MyPrivateBanking Blog
Daily Comments on the World of Wealth Management

Archive for April, 2011

Why Oswald Gruebel Should Shut Up

Thursday, April 28th, 2011

The Swiss government is planning new, much stricter regulation for UBS and Credit Suisse (the two “too big to fail” banks in Switzerland). Oswald Gruebel, CEO of UBS, is not amused. While Brady Dougan, the CEO of Credit Suisse is applauding the new regulation, the UBS is implicitly threatening to move out of the country.

So, what is at stake? The Wall Street Journal spells it out clearly:

“Strict by international comparison, the draft law goes beyond the Basel III rules on bank capital. It would require UBS and Credit Suisse to hold at least 19% of risk-weighted assets in total capital, of which 10% would be common equity. By contrast, the Basel III regulations call for just 10.5% in total capital and 7% in common equity.”

The UBS is worried about this competitive disadvantage looking at rivals like Deutsche Bank or Goldman Sachs. In some areas, notably in investment banking, more equity has to be ponied up for risky business which put cost pressure on the bank as equity is expensive. However, these new rules will help the Swiss Banks to regain part of their reputation that has been tainted in the last financial crisis. Especially the UBS has detstroyed billions upon billions through risky subprime deals. In the end only the Swiss government, and ultimately the tax payer, has saved UBS from going the Lehman way. UBS should be grateful that this new law will make clear to the whole world how safe Swiss banks are. A priceless competitive advantage, especially for the wealth management division. At the very least, Oswald Gruebel should stop complaining and threatening the Swiss government who has saved his bank only two years ago.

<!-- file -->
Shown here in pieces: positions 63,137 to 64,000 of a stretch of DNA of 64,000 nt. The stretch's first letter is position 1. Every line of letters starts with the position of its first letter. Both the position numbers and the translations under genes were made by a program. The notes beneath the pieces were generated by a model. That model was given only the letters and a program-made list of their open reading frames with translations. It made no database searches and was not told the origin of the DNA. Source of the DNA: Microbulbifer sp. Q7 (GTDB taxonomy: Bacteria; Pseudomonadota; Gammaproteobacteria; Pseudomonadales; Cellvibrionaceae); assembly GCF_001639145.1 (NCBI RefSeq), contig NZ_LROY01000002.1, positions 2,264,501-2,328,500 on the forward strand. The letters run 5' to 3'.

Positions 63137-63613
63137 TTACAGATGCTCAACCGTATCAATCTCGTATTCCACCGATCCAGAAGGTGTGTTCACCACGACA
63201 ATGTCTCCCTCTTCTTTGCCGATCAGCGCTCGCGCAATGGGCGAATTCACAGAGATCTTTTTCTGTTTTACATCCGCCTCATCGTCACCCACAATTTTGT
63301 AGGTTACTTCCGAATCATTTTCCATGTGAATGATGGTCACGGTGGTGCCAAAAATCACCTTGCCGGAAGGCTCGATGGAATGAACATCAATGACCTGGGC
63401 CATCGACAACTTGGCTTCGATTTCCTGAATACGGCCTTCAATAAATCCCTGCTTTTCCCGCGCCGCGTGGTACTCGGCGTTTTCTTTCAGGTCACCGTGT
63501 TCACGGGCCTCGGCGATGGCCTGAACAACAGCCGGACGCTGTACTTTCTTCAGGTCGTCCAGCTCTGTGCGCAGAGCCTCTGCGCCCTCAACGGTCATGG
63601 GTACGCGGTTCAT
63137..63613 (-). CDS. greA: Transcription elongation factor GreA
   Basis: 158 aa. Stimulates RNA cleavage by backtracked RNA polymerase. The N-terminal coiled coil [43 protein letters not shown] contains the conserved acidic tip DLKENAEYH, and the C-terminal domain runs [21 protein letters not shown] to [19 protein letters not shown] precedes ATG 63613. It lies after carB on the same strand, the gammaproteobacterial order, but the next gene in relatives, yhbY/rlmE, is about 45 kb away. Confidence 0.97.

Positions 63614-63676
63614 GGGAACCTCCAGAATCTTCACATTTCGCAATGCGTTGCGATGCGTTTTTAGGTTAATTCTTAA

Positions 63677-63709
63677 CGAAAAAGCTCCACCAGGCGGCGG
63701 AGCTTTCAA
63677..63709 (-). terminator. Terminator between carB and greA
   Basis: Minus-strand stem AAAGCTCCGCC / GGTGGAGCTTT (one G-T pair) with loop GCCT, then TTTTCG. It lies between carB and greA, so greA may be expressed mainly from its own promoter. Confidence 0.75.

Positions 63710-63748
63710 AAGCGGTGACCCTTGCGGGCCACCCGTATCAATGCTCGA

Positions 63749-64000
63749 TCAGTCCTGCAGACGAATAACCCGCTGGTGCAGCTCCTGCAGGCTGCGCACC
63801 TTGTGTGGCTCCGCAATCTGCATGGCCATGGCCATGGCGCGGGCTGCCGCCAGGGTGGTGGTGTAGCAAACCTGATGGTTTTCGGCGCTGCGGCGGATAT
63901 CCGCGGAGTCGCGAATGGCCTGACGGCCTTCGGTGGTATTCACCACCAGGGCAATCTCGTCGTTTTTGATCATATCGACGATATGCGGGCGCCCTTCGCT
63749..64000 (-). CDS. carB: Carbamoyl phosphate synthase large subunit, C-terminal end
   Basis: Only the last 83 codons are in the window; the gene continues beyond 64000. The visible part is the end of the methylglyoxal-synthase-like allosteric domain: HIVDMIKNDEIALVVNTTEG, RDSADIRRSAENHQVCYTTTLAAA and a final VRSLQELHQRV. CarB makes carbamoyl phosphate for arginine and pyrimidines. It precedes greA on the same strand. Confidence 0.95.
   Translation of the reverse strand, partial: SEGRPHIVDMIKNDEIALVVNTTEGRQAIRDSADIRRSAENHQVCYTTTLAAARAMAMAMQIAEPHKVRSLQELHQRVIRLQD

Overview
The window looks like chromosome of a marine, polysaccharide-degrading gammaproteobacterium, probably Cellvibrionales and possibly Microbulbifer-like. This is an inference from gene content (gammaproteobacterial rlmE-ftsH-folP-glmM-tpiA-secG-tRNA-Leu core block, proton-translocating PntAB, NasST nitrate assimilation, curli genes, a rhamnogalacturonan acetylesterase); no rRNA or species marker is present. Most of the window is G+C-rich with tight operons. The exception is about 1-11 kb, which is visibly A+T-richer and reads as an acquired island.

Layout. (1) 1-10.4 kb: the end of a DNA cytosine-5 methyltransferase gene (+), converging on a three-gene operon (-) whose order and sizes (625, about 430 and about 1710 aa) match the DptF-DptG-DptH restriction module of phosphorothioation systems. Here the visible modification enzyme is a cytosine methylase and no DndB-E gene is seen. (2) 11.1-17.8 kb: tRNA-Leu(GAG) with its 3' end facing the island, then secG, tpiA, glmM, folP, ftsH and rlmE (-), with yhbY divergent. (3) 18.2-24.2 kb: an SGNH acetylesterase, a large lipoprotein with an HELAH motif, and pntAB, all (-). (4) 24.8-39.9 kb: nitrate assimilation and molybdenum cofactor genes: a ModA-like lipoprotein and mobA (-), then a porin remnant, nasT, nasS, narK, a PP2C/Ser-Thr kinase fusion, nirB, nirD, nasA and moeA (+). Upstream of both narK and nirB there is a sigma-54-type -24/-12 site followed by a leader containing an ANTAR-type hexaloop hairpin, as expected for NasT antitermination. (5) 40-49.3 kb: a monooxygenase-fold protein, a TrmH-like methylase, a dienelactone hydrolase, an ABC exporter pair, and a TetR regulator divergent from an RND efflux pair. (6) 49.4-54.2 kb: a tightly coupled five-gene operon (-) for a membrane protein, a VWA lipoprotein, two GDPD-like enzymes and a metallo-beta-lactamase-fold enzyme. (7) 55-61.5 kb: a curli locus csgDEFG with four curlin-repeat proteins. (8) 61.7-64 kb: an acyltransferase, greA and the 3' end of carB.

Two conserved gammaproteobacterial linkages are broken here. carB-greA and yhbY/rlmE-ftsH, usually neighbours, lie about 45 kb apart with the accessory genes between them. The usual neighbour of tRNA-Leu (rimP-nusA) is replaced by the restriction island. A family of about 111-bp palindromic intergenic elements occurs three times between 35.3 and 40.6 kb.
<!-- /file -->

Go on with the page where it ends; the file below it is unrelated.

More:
Hedge Funds Almost Up to Pre-Crisis Levels Again

Tuesday, April 12th, 2011

The hedge fund industry is up and thriving again. Here is an interesting discussion of the topic. Note the fact that investors are still not willing to put pressure on the hedge funds for lower fees. It seems that hedge fund investors’ memory is even more short-lived than expected.

To expand on this topic: research shows that performance fees as used by hedge funds don’t do much to align the interests of hedge fund managers and their investors:

““Thus, our findings suggest that in most circumstances pay for performance alone is not sufficient to align agent and principal interests in the hedge fund industry”

 

Not Much Improvement on Private Banks’ Webpages

Thursday, April 7th, 2011

Just a quick one on our new report that we have published yesterday: How Wealth Managers Can Win Clients Online. It’s the 2nd edition of a report that we have published 2009 the first time. Overall, not much has changed since then. A few players have improved a lot (like Barclays and Merrill) but most are slow to adapt to the new online environment. We are seeing some progress on social media. More about this here.

We will follow this whole topic as we think that the financial advise business is going to feel a lot of impact from social media over the next 10 years or so. Another interesting thought here on the WSJ blog Wealth report. Some obviously think that social media are REPLACING advisers. Not sure about that, but certainly there will be a lot more pressure through increased transparency.

 
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